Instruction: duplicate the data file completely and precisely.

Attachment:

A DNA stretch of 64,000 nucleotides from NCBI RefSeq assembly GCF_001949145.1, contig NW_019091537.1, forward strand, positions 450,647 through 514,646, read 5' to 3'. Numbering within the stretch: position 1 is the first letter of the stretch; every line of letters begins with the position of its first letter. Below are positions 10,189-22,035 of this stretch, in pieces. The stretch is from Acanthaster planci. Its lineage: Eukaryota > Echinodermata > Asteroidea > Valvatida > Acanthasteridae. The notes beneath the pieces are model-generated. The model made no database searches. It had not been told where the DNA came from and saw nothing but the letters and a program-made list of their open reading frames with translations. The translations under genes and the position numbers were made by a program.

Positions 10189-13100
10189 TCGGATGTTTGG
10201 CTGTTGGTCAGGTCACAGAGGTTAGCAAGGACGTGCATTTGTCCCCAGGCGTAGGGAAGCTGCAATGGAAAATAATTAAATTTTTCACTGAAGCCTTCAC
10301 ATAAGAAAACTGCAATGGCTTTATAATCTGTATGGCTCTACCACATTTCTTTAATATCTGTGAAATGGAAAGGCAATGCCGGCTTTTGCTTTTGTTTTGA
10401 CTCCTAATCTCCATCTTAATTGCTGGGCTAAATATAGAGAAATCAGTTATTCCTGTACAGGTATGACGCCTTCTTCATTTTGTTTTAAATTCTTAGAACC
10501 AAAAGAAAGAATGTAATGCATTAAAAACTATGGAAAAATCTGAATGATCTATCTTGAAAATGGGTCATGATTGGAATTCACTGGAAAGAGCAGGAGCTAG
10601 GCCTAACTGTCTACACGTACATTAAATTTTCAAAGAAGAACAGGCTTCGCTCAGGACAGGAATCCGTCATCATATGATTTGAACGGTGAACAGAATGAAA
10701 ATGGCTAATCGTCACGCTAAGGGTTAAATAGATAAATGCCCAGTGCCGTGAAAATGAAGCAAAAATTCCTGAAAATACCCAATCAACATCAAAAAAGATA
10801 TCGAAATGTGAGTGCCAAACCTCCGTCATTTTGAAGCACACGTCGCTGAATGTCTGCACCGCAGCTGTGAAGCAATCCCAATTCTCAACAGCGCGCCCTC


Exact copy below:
A DNA stretch of 64,000 nucleotides from NCBI RefSeq assembly GCF_001949145.1, contig NW_019091537.1, forward strand, positions 450,647 through 514,646, read 5' to 3'. Numbering within the stretch: position 1 is the first letter of the stretch; every line of letters begins with the position of its first letter. Below are positions 10,189-22,035 of this stretch, in pieces. The stretch is from Acanthaster planci. Its lineage: Eukaryota > Echinodermata > Asteroidea > Valvatida > Acanthasteridae. The notes beneath the pieces are model-generated. The model made no database searches. It had not been told where the DNA came from and saw nothing but the letters and a program-made list of their open reading frames with translations. The translations under genes and the position numbers were made by a program.

Positions 10189-13100
10189 TCGGATGTTTGG
10201 CTGTTGGTCAGGTCACAGAGGTTAGCAAGGACGTGCATTTGTCCCCAGGCGTAGGGAAGCTGCAATGGAAAATAATTAAATTTTTCACTGAAGCCTTCAC
10301 ATAAGAAAACTGCAATGGCTTTATAATCTGTATGGCTCTACCACATTTCTTTAATATCTGTGAAATGGAAAGGCAATGCCGGCTTTTGCTTTTGTTTTGA
10401 CTCCTAATCTCCATCTTAATTGCTGGGCTAAATATAGAGAAATCAGTTATTCCTGTACAGGTATGACGCCTTCTTCATTTTGTTTTAAATTCTTAGAACC
10501 AAAAGAAAGAATGTAATGCATTAAAAACTATGGAAAAATCTGAATGATCTATCTTGAAAATGGGTCATGATTGGAATTCACTGGAAAGAGCAGGAGCTAG
10601 GCCTAACTGTCTACACGTACATTAAATTTTCAAAGAAGAACAGGCTTCGCTCAGGACAGGAATCCGTCATCATATGATTTGAACGGTGAACAGAATGAAA
10701 ATGGCTAATCGTCACGCTAAGGGTTAAATAGATAAATGCCCAGTGCCGTGAAAATGAAGCAAAAATTCCTGAAAATACCCAATCAACATCAAAAAAGATA
10801 TCGAAATGTGAGTGCCAAACCTCCGTCATTTTGAAGCACACGTCGCTGAATGTCTGCACCGCAGCTGTGAAGCAATCCCAATTCTCAACAGCGCGCCCTC